“It’s disrespectful,” Thomas said. “I feel like if I was 6’1”, there would be no question about the things I’m doing on the court. Just because I’m 5’9”, it’s like ‘He’s 5’9”, he can’t lead a team to the championship. He’s 5’9”, he’s a defensive liability. They’re always going to find something. If they’re still talking bad about LeBron and guys like Kobe Bryant, they’re definitely going to say something about me. I try to keep pushing, but one thing I care about the most, my teammates don’t say none of that. My teammates, my organization, my coach, Brad Stevens, those guys love me for who I am, and that’s who I really care about.”
You don’t often see that kind of fire in a SportsCenter interview, and Hill did well to bring it out here (and to do so in a conversational way rather than a confrontational one). There also was an excellent moment later on in the Thomas interview where they asked him about his connection with another famously-undersized player in Allen Iverson, and he spoke about what talking with Iverson and receiving his support has meant to him.
“It meant everything. It took me to another place mentally,” Thomas said. “I don’t really care what anyone else has to say, other than Allen Iverson.”
For all the serious moments, though, there was lots of humor here too. Particular highlights included both co-hosts making fun of Bill Belichick’s “We’re five weeks behind” comments after the Super Bowl, Hill saying President Trump’s Super Bowl party was “the kind of party you serve hummus at” and Smith saying “I’ve turned a lot of black fans onto hummus,” and Hill sharing her thoughts on the sexy Mr. Clean Super Bowl commercial.
“They had me looking at household products, this one in particular, in a whole new way,” she said. “Mr. Clean, look at him! They should put him in Magic Mike 3.”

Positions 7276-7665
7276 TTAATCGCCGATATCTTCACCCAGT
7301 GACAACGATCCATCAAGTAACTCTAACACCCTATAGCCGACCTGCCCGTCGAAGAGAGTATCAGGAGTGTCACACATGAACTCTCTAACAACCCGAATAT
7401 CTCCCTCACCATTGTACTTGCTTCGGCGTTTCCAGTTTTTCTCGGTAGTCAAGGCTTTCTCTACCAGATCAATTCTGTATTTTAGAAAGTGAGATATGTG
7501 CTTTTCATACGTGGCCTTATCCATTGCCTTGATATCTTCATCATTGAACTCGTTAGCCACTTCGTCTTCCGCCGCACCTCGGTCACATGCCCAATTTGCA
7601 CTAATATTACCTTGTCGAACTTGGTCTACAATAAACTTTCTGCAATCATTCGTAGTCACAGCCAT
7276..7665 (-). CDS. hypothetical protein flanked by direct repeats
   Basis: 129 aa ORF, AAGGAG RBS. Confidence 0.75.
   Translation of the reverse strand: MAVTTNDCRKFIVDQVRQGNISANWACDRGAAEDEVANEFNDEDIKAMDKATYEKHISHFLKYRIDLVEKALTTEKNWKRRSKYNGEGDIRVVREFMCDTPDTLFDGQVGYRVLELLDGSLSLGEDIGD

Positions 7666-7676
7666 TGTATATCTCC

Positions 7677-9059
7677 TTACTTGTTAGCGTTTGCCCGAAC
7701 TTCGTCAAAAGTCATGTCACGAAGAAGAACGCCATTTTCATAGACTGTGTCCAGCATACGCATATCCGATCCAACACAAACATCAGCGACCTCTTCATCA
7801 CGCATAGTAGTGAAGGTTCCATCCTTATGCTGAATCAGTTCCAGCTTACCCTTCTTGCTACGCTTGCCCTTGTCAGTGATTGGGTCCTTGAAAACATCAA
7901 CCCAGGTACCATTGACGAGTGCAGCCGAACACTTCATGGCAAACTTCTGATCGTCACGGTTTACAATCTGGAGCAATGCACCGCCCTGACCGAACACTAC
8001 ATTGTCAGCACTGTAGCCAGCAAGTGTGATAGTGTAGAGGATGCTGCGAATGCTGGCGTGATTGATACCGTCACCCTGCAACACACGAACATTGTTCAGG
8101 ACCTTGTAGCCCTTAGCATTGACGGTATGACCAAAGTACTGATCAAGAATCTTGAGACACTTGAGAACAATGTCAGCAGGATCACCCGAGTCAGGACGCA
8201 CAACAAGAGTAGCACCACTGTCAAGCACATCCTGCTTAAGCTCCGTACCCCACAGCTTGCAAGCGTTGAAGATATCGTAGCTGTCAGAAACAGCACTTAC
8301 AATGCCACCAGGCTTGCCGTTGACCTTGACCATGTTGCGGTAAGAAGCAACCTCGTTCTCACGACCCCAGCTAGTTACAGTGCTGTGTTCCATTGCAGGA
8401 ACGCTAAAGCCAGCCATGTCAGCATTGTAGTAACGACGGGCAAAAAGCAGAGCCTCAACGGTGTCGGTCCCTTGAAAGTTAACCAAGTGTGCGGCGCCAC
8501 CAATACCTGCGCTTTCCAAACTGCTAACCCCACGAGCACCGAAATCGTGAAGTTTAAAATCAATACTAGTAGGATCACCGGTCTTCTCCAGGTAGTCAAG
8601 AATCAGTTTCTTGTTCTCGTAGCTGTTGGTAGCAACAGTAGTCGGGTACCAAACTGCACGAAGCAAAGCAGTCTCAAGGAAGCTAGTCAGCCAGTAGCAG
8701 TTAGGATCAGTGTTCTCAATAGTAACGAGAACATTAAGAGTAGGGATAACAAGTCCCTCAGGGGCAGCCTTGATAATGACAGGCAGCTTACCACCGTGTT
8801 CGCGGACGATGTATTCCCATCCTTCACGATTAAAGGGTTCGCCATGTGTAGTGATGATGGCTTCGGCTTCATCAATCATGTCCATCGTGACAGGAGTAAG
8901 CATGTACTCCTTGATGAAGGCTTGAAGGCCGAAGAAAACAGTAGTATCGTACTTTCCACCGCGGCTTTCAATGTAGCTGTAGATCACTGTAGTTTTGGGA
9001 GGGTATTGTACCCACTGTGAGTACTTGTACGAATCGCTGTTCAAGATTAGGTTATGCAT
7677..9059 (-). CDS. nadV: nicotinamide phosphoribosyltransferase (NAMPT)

Comments like that certainly aren’t typical for SportsCenter, but Smith and Hill seemed to find a good balance of serious discussion, lighter moments and conversational interviews. The SC6 balance won’t necessarily always be the way it was Monday, either; some may want more news, but the day after the Super Bowl’s pretty light for news, and King has made it clear that he has faith in Hill and Smith to break and discuss news when needed. However, it is clear that SC6 is likely to be much more about conversation and even comedy than your traditional SportsCenter.
Is that a bad thing? Not necessarily at all, especially not from a ratings standpoint. Traditional highlights shows are facing major audience challenges, which is why Fox made the drastic move of killing theirs altogether and turning it into a late-night show and ESPN has made the more gradual moves of defining separate SportsCenter editions around particular personalities and for particular audiences. Smith and Hill certainly had an audience on His and Hers, and if they can get many of their previous fans to follow them over while winning over some new ones, this could work out well.
However, given just how drastic of a change this is, it wouldn’t be surprising to see SC6 face some short-term struggles. Not all of those who tuned in for a more typical SportsCenter are going to stick with this. There seems to be some long-term potential here, though, and this may become much more destination viewing (especially for fans of Hill and Smith and their takes on sports) than your average 6 p.m. SportsCenter was. Some people are going to love this, and some people are going to hate it. If the former outnumber the latter (or if at least more tune in than were tuning in for the old SportsCenter), this could be a solid long-term move for ESPN.
SC6 airs on ESPN weekdays at 6 p.m. Eastern.